I was recently teaching a Project Management Professional (PMP®) prep course to a group of 15 experienced project and program managers. The gray hairs in the room attested to the years of experience, and all of the participants actively described their current project work and challenges. Several of the attendees were employed by a government agency working on capital construction projects – roads, bridges, and drainage.
Not surprisingly, the government agency had a lot of strict and rigid policies and procedures in place to manage projects. Contractors were granted procurement agreements when they had the lowest bid, regardless of past experience. Bidding and acquisition followed specific procedural steps with no allowances for deviations. In no circumstance was budget allowed to overrun, yet cost estimates could be padded beyond a normally-acceptable allowance for private industry.
During the PMP prep class, one individual (let’s call him Spencer), struggled to align practices from the Project Management Institute (PMI®) with the policies and procedures he was used to in his job. Change orders were a particular stumbling block since the government agency required full accountability of any change before it was approved. A general industry practice is to estimate the overall impact scope, schedule, and budget for the change, and to work out the details later if the change is approved.
Spencer’s problem was the curse of knowledge. His experience in one job had taught him that there was one right way to do the job. Of course, his knowledge had served him well in his job and resulted in success in that job.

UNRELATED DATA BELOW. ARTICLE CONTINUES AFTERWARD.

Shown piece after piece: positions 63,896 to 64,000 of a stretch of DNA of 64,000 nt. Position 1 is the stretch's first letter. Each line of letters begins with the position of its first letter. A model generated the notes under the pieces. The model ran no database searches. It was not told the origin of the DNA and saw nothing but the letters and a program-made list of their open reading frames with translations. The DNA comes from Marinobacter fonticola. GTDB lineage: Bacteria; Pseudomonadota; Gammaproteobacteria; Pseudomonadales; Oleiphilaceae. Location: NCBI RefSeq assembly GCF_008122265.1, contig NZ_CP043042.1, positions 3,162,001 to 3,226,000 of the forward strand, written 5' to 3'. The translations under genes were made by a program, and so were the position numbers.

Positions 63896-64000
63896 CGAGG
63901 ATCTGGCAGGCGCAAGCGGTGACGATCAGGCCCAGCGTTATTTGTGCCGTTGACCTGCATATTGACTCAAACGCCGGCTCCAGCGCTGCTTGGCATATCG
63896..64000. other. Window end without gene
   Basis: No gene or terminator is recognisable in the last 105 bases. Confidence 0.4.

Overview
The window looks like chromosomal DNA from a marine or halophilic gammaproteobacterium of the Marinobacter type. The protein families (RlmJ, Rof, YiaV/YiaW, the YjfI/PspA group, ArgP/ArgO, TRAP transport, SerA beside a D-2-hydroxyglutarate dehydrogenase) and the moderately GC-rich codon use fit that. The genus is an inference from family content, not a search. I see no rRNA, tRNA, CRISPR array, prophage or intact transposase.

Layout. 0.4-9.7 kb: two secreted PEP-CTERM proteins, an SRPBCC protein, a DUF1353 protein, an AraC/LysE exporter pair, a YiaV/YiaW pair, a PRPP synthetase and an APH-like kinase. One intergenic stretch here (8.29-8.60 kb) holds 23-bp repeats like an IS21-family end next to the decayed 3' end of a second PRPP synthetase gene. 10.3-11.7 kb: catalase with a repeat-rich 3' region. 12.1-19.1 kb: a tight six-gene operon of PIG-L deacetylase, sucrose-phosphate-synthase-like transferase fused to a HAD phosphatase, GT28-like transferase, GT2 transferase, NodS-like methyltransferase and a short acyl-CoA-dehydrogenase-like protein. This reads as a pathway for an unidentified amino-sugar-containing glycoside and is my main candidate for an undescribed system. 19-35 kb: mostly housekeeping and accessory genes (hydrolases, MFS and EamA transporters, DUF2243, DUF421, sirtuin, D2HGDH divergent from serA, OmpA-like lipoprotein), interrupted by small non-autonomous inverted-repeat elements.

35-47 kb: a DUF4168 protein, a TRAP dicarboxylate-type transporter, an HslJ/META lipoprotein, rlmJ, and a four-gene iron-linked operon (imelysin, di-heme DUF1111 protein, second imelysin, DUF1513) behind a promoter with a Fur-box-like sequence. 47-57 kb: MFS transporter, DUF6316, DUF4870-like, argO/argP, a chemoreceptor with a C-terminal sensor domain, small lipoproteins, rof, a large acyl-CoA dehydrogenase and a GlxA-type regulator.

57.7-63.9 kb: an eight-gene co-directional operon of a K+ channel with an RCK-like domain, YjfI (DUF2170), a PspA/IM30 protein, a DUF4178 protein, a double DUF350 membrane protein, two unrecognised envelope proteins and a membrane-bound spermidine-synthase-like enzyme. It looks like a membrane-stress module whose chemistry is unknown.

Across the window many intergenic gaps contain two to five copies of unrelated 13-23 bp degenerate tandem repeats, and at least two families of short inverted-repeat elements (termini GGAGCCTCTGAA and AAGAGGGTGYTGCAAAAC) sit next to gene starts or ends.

The Basis of Cognitive Bias
Spencer had learned to follow the rules. He had made sense of complex projects according to one set of policies and procedures. Following these practices to the letter meant he could successfully execute a project in that environment. He simply could not conceive of an alternate way to do things.
All human beings are bombarded with data and information daily – even more so today with social media and technology available to us 24/7. We are exposed to risks and we must make trade-off decisions to balance time, money, and relationships in a constant rhythm. To survive the onslaught of information, we necessarily filter this vast amount of information through our history of past experiences to make the best choice.
For example, we know that if there is a car accident on our primary route to work, a secondary road will be a good alternative. Because we are familiar with the roads, we can easily estimate the trade-off in terms of the delay in time to reach our workplace. Our history leads us to an effective decision in the present.
However, in projects and in innovation, cognitive bias can lead us to uninteresting, trivial tweaks of technology. Our new products and services are “lukewarm”, and sales have only marginal improvements. The Apple iPhone’s latest version advertises “brighter colors”. I have to wonder if the average consumer can discern these subtle intensity changes for brighter colors and if that alone will motivate him to spend $1,000 on a new smartphone.